Now under the leadership of Clio Smeeton, the CEI has set out on another pioneering venture – to be the first Alberta wildlife rehabilitation facility to rehabilitate and release orphaned grizzly cubs. With the help of a handful of major donors and volunteers, the CEI has constructed its “Grizzly Bear Cub Rehabilitation Facility” on the Institute’s property northwest of Cochrane (the donors and volunteers are listed here (https://ceinst.org/grizzly-bear-cub-rehabilitation-project-donors/). The facility is made up of a four and one-half acre enclosure and a bear house. The enclosure is built on a landscape with features typical of the Rocky Mountain foothills: mixed aspen/spruce forest, white spruce forest, and open meadow. The facility is located in a secluded location at the Institute, over 100 metres from the nearest building, so it cannot be seen from any of the Institute’s other buildings or structures. An eight-foot heavy gauge wildlife fence with a two-foot inward facing overhang runs around the perimeter of the enclosure. To discourage resident cubs from trying to dig under the fence, a four foot section of chain link fencing is attached to the fence and buried on the inside of the perimeter. The perimeter fencing and its overhang also will be electrified. Additionally, a 14 by 12 foot bear house adjoins the enclosure and will serve as a temporary shelter for cubs. Building on the information gathered from facilities around the world, including Canada’s only grizzly bear rehabilitation facility in B.C., the CEI has built an impressive facility.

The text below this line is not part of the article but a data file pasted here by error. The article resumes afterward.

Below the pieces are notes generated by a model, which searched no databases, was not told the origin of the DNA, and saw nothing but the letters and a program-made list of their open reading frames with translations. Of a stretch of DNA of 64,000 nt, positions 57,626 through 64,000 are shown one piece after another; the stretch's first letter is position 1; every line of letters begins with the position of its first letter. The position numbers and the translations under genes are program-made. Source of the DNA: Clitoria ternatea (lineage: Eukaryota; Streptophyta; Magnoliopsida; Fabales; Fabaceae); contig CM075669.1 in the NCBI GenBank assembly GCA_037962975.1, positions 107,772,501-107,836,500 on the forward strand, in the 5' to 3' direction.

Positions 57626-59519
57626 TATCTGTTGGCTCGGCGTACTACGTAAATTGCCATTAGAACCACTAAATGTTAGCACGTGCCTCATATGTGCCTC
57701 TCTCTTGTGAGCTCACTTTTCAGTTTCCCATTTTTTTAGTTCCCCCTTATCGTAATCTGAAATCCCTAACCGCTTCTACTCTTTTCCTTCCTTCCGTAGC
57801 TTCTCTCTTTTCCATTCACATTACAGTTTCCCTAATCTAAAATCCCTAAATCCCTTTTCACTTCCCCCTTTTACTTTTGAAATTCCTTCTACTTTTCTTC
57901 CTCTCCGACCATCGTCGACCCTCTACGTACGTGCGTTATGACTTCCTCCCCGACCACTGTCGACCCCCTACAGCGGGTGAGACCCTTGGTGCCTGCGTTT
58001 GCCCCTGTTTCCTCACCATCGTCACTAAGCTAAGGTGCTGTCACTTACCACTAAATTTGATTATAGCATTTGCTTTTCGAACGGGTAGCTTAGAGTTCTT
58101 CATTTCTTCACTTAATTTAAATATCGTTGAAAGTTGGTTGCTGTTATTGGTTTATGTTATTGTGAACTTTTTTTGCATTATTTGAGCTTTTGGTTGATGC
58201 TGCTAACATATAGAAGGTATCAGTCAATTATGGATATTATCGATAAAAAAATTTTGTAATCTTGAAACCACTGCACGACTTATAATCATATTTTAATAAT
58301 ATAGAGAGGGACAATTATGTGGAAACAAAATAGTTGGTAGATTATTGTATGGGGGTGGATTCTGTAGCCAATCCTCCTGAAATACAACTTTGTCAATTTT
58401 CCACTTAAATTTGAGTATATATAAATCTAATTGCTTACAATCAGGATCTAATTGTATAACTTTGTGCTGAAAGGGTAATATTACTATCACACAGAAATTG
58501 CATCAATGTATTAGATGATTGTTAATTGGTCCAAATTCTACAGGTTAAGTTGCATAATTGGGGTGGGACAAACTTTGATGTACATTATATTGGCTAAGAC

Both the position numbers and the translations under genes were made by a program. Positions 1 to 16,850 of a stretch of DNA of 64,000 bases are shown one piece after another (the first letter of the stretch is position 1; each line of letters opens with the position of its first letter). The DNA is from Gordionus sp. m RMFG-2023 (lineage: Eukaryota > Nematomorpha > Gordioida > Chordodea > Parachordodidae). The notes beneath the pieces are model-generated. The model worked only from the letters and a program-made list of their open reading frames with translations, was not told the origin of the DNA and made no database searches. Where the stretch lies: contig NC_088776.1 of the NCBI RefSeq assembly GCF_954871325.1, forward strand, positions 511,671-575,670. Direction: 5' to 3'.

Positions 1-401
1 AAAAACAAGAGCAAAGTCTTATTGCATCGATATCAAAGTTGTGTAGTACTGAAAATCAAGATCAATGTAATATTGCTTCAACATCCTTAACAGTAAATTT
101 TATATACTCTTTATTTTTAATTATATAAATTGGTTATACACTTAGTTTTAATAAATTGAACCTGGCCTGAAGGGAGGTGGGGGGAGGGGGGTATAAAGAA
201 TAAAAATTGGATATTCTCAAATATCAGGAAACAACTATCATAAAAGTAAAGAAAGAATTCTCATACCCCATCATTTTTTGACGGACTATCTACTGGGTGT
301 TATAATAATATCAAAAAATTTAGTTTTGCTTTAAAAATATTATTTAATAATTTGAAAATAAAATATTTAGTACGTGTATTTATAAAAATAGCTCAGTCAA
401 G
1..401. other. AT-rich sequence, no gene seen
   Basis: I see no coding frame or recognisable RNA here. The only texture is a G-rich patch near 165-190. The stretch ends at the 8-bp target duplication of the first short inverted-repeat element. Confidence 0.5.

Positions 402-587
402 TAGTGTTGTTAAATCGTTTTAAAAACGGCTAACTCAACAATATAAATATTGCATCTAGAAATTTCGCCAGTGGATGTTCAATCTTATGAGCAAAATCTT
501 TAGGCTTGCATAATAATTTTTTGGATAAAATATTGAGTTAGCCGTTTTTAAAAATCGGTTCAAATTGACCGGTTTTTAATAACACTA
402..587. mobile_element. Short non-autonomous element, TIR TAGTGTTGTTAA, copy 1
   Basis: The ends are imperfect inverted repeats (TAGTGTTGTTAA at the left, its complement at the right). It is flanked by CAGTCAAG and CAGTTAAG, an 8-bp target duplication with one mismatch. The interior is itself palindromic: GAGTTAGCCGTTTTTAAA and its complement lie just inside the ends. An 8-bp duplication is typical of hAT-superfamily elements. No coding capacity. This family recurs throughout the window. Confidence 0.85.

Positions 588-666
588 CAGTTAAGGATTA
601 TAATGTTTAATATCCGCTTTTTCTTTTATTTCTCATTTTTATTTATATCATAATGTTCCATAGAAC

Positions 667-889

With the completion of this grizzly cub rehabilitation facility, the onus is now on the Minister of Environment and Parks to take the steps necessary to ensure that, if and when grizzly cubs in Alberta are orphaned again, the doors of CEI’s facility will open to its first temporary residents. The scientific data support the conclusion that rehabilitation and release is a viable management option and should be approved by the provincial government. That data helps me understand why so many natural scientists and bear experts lent their names to the Bears Matter letter endorsing this policy change. I suspect it’s the knowledge and expertise, not emotion, of scientists such as Drs. John Beecham, Stephen Herrero, Paul Paquet, Geoff Holroyd, Anthony Clevenger, and Lance Craighead – to name just a few – that led them and many others to conclude that grizzly bear rehabilitation is a path worth taking (for the complete list of the academics, bear experts, and conservationists who signed the letter see https://bearmatters.com/open-letter-to-honourable-jason-nixon/).